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Carbon footprint assessment for the waste management sector: A comparative analysis of China and Japan

Carbon footprint assessment for the waste management sector: A comparative analysis of China and... Abstract Waste management is becoming a crucial issue in modern society owing to rapid urbanization and the increasing generation of municipal solid waste (MSW). This paper evaluates the carbon footprint of the waste management sector to identify direct and indirect carbon emissions, waste recycling carbon emission using a hybrid life cycle assessment and input-output analysis. China and Japan was selected as case study areas to highlight the effects of different industries on waste management. The results show that the life cycle carbon footprints for waste treatment are 59.01 million tons in China and 7.01 million tons in Japan. The gap between these footprints is caused by the different waste management systems and treatment processes used in the two countries. For indirect carbon footprints, China’s material carbon footprint and depreciation carbon footprint are much higher than those of Japan, whereas the purchased electricity and heat carbon footprint in China is half that of Japan. China and Japan have similar direct energy consumption carbon footprints. However, CO2 emissions from MSW treatment processes in China (46.46 million tons) is significantly higher than that in Japan (2.72 million tons). The corresponding effects of waste recycling on CO2 emission reductions are considerable, up to 181.37 million tons for China and 96.76 million tons for Japan. Besides, measures were further proposed for optimizing waste management systems in the two countries. In addition, it is argued that the advanced experience that developed countries have in waste management issues can provide scientific support for waste treatment in developing countries such as China. http://www.deepdyve.com/assets/images/DeepDyve-Logo-lg.png "Frontiers in Energy" Springer Journals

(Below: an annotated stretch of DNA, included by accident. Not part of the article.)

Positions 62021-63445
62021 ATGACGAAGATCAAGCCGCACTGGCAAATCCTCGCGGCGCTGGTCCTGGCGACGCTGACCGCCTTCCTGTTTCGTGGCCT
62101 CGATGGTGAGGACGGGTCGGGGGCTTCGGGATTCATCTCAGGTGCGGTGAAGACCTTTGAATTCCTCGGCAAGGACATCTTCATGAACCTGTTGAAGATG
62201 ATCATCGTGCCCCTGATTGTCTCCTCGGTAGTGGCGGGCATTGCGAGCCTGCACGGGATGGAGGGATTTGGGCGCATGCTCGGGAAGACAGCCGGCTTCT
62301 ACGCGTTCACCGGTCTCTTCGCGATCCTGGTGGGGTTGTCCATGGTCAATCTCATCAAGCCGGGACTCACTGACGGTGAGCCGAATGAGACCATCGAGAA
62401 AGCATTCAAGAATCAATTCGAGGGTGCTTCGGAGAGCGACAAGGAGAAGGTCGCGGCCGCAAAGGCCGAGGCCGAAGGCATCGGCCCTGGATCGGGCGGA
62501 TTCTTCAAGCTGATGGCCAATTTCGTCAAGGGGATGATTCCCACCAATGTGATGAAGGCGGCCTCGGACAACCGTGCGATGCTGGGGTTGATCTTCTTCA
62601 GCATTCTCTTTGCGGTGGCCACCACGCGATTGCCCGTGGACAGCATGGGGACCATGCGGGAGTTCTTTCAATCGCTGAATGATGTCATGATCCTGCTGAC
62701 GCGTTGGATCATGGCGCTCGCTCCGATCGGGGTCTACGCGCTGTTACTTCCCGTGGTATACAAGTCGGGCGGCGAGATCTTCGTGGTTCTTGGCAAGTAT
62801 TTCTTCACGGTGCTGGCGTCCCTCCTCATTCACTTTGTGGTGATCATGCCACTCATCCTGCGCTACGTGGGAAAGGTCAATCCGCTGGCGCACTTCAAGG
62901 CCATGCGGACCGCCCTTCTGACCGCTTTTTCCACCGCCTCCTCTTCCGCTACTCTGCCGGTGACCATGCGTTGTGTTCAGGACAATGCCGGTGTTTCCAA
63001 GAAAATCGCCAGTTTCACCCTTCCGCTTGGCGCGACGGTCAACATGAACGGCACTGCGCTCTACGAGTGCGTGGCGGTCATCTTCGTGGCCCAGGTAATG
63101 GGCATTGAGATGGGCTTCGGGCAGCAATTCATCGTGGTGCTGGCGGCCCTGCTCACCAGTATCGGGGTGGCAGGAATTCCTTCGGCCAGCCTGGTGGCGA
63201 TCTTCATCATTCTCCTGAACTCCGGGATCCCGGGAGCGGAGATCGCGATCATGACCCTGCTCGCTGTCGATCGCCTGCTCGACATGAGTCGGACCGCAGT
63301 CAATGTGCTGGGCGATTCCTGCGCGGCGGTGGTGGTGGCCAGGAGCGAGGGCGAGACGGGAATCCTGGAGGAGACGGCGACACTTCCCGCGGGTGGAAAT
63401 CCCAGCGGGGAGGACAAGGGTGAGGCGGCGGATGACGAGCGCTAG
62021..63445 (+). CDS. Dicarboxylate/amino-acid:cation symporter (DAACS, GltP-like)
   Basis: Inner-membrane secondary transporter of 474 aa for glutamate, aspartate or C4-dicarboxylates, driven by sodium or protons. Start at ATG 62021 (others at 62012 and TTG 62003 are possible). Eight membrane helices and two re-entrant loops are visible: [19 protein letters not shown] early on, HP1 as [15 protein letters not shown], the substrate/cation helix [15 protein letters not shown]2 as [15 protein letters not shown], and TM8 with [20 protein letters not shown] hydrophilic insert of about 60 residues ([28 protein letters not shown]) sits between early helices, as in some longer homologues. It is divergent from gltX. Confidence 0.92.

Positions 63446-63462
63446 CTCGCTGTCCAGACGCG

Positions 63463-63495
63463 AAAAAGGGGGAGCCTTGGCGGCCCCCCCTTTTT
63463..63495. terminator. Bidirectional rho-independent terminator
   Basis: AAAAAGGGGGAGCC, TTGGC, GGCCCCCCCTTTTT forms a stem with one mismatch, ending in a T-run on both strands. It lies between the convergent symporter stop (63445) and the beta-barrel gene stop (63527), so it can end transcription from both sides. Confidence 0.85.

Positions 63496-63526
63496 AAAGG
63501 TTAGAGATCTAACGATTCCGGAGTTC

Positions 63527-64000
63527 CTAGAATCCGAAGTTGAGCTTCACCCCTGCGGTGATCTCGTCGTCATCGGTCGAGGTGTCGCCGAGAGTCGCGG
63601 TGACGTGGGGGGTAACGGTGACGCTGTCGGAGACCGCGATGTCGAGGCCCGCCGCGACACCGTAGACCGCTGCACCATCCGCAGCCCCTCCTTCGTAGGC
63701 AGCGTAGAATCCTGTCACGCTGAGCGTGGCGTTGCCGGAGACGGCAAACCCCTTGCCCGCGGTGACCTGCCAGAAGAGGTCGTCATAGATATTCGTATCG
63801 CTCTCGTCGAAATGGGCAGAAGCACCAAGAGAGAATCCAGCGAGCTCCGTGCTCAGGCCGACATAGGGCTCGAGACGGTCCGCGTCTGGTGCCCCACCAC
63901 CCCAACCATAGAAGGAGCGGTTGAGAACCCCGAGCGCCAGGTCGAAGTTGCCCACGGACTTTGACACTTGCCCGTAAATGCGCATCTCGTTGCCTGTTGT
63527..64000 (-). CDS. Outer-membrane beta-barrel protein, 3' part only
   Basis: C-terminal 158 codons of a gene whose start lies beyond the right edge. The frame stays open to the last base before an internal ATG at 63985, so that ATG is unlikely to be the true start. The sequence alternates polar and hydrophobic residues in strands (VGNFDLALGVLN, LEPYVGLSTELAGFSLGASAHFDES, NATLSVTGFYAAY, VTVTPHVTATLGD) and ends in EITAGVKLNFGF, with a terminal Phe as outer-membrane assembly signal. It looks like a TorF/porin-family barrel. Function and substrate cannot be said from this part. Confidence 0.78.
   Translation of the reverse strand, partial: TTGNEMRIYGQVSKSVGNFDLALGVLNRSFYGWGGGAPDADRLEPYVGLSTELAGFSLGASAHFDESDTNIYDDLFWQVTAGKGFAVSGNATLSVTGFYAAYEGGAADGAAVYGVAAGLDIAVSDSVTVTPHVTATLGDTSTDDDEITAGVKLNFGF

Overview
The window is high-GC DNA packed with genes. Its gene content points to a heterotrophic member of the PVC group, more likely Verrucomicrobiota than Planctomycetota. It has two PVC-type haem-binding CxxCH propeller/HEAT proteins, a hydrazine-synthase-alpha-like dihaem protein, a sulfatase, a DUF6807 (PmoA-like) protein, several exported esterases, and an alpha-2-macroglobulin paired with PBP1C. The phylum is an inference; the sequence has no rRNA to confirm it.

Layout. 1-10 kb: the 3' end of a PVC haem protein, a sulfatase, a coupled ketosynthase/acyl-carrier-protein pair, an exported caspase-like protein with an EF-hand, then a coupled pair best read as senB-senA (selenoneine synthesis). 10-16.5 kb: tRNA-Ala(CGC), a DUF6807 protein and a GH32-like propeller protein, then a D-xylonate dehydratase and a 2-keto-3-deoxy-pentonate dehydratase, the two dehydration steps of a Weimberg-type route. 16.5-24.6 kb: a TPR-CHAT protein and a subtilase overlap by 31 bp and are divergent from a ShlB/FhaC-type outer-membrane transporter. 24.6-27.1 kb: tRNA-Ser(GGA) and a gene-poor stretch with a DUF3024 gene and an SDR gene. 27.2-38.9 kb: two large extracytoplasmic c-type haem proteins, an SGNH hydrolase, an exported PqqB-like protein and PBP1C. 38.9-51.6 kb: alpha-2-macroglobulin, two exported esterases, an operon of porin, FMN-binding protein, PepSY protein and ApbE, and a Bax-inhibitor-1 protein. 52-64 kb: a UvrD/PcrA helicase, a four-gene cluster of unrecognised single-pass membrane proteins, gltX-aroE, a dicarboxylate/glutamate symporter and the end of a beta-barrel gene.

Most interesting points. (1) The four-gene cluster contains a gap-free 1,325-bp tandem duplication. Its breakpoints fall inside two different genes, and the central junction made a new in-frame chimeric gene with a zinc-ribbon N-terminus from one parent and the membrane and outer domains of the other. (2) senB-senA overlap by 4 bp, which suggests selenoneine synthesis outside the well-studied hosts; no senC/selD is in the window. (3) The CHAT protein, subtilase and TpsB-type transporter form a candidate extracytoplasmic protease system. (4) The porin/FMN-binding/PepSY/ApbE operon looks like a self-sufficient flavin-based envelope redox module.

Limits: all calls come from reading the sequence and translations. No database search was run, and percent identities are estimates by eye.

Carbon footprint assessment for the waste management sector: A comparative analysis of China and Japan

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Publisher
Springer Journals
Copyright
2018 Higher Education Press and Springer-Verlag GmbH Germany, part of Springer Nature
ISSN
2095-1701
eISSN
2095-1698
DOI
10.1007/s11708-018-0565-z
Publisher site
See Article on Publisher Site

Abstract

Abstract Waste management is becoming a crucial issue in modern society owing to rapid urbanization and the increasing generation of municipal solid waste (MSW). This paper evaluates the carbon footprint of the waste management sector to identify direct and indirect carbon emissions, waste recycling carbon emission using a hybrid life cycle assessment and input-output analysis. China and Japan was selected as case study areas to highlight the effects of different industries on waste management. The results show that the life cycle carbon footprints for waste treatment are 59.01 million tons in China and 7.01 million tons in Japan. The gap between these footprints is caused by the different waste management systems and treatment processes used in the two countries. For indirect carbon footprints, China’s material carbon footprint and depreciation carbon footprint are much higher than those of Japan, whereas the purchased electricity and heat carbon footprint in China is half that of Japan. China and Japan have similar direct energy consumption carbon footprints. However, CO2 emissions from MSW treatment processes in China (46.46 million tons) is significantly higher than that in Japan (2.72 million tons). The corresponding effects of waste recycling on CO2 emission reductions are considerable, up to 181.37 million tons for China and 96.76 million tons for Japan. Besides, measures were further proposed for optimizing waste management systems in the two countries. In addition, it is argued that the advanced experience that developed countries have in waste management issues can provide scientific support for waste treatment in developing countries such as China.

Journal

"Frontiers in Energy"Springer Journals

Published: Sep 1, 2018

References